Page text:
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Open market policy makes world taste sweeter in China


| Updated: 2017-03-27 07:57

Rice from Thailand, blueberries from Chile, Australian seafood, French wine ... Zheng Meiqin is one among many new connoisseurs of imported goods that her local supermarket sells these days. In the store in east China's Fuzhou city, Zheng, 50, implements a prudent but proactive shopping policy.

"I love the wide variety of fruit, but the best value is in German beer and Australian milk which are even cheaper than some domestic brands," she said.

A large proportion of Zheng's household goods are also imported-from a Sanyo electric cooker to a Siemens washing machine.

Back in the 1980s, when imported goods were rare in China, the cost of a Japanese TV set represented about 15 times a person's monthly income.

It is middle-class consumers like Zheng who stand to benefit most from the more open Chinese market promised by Premier Li Keqiang when he addressed the opening meeting of the national legislature on March 5.

According to the premier, China is heading for both "deeper and higher level" opening up.

This means big improvements to the environment for foreign investors. There will be more opportunities to invest across the board in primary, secondary and tertiary industries.

Foreign companies will have the right to be listed on China's stock exchanges and to issue bonds. They will be welcomed into national science and technology projects.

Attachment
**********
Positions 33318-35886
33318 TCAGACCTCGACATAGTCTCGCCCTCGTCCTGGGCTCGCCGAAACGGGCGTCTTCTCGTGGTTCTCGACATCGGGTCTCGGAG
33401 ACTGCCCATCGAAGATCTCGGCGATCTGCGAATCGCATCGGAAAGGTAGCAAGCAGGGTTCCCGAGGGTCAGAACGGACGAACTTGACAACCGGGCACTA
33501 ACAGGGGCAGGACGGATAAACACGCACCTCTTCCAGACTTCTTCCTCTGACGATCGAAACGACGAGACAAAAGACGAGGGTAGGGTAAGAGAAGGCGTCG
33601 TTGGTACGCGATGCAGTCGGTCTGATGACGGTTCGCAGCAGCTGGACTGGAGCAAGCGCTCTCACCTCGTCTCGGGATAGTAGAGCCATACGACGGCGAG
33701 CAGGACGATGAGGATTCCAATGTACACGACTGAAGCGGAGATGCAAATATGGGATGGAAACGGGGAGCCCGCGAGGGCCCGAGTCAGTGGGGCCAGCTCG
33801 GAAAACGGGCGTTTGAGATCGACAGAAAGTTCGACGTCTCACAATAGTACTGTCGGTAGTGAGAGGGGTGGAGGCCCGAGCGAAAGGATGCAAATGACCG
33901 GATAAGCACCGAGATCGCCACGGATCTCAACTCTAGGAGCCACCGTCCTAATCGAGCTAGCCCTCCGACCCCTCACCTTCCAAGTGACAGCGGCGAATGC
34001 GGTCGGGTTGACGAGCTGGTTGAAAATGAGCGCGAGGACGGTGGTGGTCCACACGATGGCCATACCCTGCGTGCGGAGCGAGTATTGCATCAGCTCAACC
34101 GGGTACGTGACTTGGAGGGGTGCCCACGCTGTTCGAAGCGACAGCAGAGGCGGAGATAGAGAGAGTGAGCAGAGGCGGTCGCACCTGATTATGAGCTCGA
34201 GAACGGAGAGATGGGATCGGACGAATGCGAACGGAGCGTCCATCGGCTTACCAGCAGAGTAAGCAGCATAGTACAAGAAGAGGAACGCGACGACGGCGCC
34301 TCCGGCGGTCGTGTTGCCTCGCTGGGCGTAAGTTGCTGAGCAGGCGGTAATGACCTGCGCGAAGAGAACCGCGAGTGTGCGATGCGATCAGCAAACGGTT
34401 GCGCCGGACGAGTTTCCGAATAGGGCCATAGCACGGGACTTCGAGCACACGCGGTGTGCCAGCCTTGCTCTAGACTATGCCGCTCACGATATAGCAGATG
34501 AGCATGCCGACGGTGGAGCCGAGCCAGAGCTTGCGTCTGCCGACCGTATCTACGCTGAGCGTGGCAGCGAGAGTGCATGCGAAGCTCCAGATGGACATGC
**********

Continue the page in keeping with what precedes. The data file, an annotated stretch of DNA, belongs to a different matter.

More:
Li promised that foreign firms would find equality in terms of license applications, standards and government procurements.

"At a time when isolationism and protectionism are on the rise in the West, China's openness will be the benchmark for continued globalization," said lawmaker Ou Chengzhong.

The open market is sweetening life in China in every conceivable way.

In the northeast, the first freight train from Europe rolled over the border in 2015, laden with vodka, tiramisu and wild Siberian honey. Since then, Russian products have been all the rage.

Chinese supermarket chain Yonghui is just one business to profit from the Changchun-Manzhouli-Europe International Rail Freight Line, a Belt and Road project.

Deng Nanqi, owner of a Fuzhou branch of the store, said there were no imported products at all in any Yonghui store when it opened in 1998. Now half of the goods on the shelves are imported.

Prices of these imports have even fallen since a free trade zone was set up in Fuzhou in 2014.

Deng has seen the price of one liter of milk from Australia drop from 20 yuan ($2.9) to 9 yuan, out-competing many domestic brands.

Snow White and Mickey Mouse are now even closer to the hearts and minds of China's children since Disneyland, with 7 million visitors so far, opened in June last year in Shanghai.

China attracted $130 billion in foreign investment in 2016, up 4 percent.

Fonterra holds high hopes for China's opening-up, foreign investment and structural reform, a win-win situation.

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